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1.
Acad Pediatr ; 2021 Sep 18.
Artigo em Inglês | MEDLINE | ID: mdl-34547518

RESUMO

OBJECTIVE: To examine sources of information used by parents to facilitate parent-adolescent communication about sexual and reproductive health (SRH), parents' preferences for receiving SRH information through primary care, and factors associated with parents' interest in primary-care-based SRH information (i.e., resources recommended or offered in the primary care setting). METHODS: In this cross-sectional study, a nationally representative sample of 11-17-year-old adolescents and their parents (n=1,005 dyads) was surveyed online; 993 were retained for these analyses. Parents were asked about their use of 11 resources to help them talk with their adolescents about SRH and rated the likelihood of using specific primary-care-based resources. We used multivariable logistic regression to examine characteristics associated with parent interest in primary-care-based SRH resources. RESULTS: Only 25.8% of parents reported receiving at least a moderate amount of SRH information from primary care; half (53.3%) reported receiving no SRH information from their adolescent's provider. Parents received the most information from personal connections (e.g. spouse/partner, friends). Most parents (59.1%) reported being likely to utilize a primary-care-based resource for SRH information. Parents who previously received SRH information from primary care sources had greater odds of reporting they would be likely to utilize a primary-care-based resources (AOR = 4.06, 95% CI: 2.55-6.46). CONCLUSIONS: This study provides insights into parents' sources of information for communicating with their adolescents about SRH and ways primary care practices might increase support for parents in having SRH conversations with their adolescents. Future studies are needed to establish clinical best practices for promoting parent-adolescent communication about SRH.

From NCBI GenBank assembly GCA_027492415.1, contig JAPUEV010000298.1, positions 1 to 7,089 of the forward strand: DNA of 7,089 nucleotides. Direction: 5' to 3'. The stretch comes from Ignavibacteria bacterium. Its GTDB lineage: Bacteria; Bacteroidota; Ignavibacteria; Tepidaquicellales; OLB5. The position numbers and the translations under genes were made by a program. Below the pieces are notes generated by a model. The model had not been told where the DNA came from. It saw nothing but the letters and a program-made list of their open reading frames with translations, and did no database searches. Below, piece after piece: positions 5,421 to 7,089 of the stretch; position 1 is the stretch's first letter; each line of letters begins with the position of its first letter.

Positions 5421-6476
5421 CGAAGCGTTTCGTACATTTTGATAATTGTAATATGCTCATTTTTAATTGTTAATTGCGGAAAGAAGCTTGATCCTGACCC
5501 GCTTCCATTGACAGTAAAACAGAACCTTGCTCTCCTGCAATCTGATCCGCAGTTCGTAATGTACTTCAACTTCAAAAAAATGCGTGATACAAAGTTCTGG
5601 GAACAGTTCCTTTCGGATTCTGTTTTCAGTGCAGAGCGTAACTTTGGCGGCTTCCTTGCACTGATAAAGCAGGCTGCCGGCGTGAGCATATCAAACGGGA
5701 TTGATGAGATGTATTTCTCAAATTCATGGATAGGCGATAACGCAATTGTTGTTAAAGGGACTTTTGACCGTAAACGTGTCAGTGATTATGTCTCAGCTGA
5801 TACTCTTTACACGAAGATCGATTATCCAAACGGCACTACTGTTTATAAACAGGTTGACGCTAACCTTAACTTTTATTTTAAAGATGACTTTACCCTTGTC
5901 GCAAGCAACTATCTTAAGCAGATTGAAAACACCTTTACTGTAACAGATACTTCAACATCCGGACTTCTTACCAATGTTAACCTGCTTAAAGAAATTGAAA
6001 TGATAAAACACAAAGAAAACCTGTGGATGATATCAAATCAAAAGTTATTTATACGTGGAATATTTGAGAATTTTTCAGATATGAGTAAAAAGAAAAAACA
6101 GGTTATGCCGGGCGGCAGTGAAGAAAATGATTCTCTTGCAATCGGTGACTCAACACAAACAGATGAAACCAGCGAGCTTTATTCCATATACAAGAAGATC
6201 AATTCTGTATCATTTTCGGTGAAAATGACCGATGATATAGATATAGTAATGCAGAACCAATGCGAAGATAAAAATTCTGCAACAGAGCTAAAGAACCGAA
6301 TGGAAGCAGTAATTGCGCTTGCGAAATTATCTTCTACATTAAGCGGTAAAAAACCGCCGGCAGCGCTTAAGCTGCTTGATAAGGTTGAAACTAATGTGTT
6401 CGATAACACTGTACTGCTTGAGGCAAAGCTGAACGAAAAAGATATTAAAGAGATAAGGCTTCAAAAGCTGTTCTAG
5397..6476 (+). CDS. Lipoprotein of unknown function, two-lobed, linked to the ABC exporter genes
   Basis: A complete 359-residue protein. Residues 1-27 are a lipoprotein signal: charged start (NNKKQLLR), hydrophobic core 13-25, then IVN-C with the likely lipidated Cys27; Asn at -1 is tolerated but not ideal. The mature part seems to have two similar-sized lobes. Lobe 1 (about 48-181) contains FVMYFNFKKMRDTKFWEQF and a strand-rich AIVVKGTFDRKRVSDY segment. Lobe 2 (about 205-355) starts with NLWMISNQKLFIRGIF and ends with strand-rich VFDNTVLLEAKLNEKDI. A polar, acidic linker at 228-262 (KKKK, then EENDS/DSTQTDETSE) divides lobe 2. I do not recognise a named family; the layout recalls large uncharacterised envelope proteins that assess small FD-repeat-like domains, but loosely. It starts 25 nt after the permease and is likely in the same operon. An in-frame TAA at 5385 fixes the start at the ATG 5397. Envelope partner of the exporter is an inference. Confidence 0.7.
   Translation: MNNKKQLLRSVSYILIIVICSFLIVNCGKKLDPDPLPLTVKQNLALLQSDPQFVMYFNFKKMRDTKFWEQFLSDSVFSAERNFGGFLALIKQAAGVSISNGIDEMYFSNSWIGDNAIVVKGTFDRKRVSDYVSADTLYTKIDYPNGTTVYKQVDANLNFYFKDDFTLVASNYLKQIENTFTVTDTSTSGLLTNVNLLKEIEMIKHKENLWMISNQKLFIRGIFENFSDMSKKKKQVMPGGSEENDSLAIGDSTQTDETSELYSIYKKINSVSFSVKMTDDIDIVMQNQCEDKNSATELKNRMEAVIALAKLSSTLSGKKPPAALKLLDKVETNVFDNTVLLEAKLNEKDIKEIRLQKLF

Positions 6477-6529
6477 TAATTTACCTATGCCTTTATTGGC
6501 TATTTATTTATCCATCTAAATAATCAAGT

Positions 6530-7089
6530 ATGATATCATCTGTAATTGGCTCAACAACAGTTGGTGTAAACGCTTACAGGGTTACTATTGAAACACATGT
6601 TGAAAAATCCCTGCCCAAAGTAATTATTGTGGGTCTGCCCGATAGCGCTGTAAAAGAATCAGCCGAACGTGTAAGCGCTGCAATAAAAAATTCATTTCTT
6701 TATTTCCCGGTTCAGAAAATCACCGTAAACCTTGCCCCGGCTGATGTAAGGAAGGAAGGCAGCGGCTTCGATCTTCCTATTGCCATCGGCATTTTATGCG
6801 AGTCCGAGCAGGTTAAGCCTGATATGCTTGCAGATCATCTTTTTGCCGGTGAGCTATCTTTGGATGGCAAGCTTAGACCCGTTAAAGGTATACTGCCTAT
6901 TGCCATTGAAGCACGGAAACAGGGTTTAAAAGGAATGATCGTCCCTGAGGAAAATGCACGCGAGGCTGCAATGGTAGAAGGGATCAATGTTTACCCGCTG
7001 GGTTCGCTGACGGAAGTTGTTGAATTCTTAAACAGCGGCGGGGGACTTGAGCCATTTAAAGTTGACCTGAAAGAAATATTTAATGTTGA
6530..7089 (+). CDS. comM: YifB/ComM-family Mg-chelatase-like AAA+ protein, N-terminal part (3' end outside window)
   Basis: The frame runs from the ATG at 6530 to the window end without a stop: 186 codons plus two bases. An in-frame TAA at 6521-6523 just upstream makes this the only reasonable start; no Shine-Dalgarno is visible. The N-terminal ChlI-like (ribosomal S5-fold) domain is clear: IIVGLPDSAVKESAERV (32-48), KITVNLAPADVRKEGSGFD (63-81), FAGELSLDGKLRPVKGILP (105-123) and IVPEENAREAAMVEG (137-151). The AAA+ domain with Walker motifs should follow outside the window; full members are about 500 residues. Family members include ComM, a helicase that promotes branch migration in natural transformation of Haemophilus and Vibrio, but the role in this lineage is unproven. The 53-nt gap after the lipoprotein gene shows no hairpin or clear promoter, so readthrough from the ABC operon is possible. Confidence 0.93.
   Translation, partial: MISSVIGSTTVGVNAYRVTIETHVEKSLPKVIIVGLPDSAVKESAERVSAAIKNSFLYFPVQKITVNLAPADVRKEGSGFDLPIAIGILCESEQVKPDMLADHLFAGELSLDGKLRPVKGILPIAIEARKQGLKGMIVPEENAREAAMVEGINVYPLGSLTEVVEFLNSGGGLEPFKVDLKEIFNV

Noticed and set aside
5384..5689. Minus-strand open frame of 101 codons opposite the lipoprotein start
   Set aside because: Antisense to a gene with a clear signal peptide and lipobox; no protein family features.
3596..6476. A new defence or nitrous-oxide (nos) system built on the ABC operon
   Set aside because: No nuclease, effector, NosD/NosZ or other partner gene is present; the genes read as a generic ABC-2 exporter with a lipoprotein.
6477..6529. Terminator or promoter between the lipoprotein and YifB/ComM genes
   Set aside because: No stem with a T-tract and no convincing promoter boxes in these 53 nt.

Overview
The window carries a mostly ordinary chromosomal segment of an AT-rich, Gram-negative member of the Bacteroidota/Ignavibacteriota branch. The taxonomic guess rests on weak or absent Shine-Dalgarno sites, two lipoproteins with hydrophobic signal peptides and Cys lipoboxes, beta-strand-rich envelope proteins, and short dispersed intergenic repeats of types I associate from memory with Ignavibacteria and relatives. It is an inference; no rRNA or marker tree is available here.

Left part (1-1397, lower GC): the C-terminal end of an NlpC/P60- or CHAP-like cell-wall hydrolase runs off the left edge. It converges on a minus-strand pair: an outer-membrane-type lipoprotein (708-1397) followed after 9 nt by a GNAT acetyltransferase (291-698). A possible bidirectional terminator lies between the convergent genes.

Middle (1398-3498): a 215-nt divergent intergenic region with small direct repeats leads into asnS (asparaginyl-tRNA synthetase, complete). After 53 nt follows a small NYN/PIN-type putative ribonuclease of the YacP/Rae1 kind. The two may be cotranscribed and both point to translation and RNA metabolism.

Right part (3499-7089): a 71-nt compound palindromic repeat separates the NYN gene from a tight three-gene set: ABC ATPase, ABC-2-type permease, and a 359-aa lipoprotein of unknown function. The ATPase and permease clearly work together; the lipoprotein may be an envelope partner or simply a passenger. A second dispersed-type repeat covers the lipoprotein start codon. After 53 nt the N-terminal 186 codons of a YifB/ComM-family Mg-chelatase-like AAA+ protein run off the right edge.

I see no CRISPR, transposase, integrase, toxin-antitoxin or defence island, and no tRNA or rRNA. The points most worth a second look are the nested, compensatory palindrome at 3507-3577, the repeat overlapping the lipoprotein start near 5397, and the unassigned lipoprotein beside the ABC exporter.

2.
FP Essent ; 507: 11-18, 2021 Aug.
Artigo em Inglês | MEDLINE | ID: mdl-34410092

RESUMO

Communication is an essential component in providing health care for adolescent patients. A critical part of adolescence is identity development. Affirmation of identity and emphasis on individual strengths are important for this age group. The concept of resilience is at the center of adolescent care and shapes how care is defined and delivered. A primary goal is to protect patients from harm through a combination of promotion of protective factors, including resilience, and risk factor reduction. In adolescents, use of motivational interviewing has been shown to decrease risky sexual behaviors, help prevent unplanned pregnancy, increase physical activity levels, and decrease substance use. Confidentiality is another essential component of care. The American Academy of Pediatrics (AAP) recommends use of the Strengths, School, Home, Activities, Drugs/substance use, Emotions/eating/depression, Sexuality, Safety (SSHADESS) screen for psychosocial assessment. Several other standardized, validated screening tools also may be valuable in guiding discussions and identifying risky behaviors. Sexual orientation, gender identity, religious, racial, and ethnic components of identity development should be addressed. The empowerment of adolescent patients to achieve personal independence in the health care setting is part of the transition from an adolescent approach to health care to an adult approach.


Assuntos
Saúde do Adolescente , Identidade de Gênero , Adolescente , Adulto , Criança , Comunicação , Feminino , Humanos , Masculino , Gravidez , Assunção de Riscos , Comportamento Sexual , Estados Unidos
3.
FP Essent ; 507: 19-25, 2021 Aug.
Artigo em Inglês | MEDLINE | ID: mdl-34410093

RESUMO

Unintentional injuries, suicide, and homicide were the leading causes of deaths among US individuals ages 10 to 24 years in 2017. Motor vehicle crashes are the leading cause of death by unintentional injury among US adolescents. Family physicians can encourage adolescent patients who drive to use safe driving practices (eg, seat belt use, cell phone-free driving, sober driving). Poisoning and drowning are the second and third most common causes of death by unintentional injury among adolescents, respectively. Suicide is the second overall leading cause of death among adolescents and is a growing problem. Depression is a risk factor. The Ask Suicide-Screening Questions (ASQ) suicide risk screening tool has been validated for use in patients ages 10 to 21 years in all medical settings. Screening, diagnosis, treatment, and follow-up of adolescent patients for depression and development of safety plans are key to suicide prevention. Homicides are the third leading cause of death among adolescents, and firearms are a clear contributor. Family physicians should assess adolescent patients for risk factors for violence, provide trauma-informed care, promote resilience and strong relationships with adults, and empower adolescents to use their strengths and skills to reduce their risk of involvement in violence.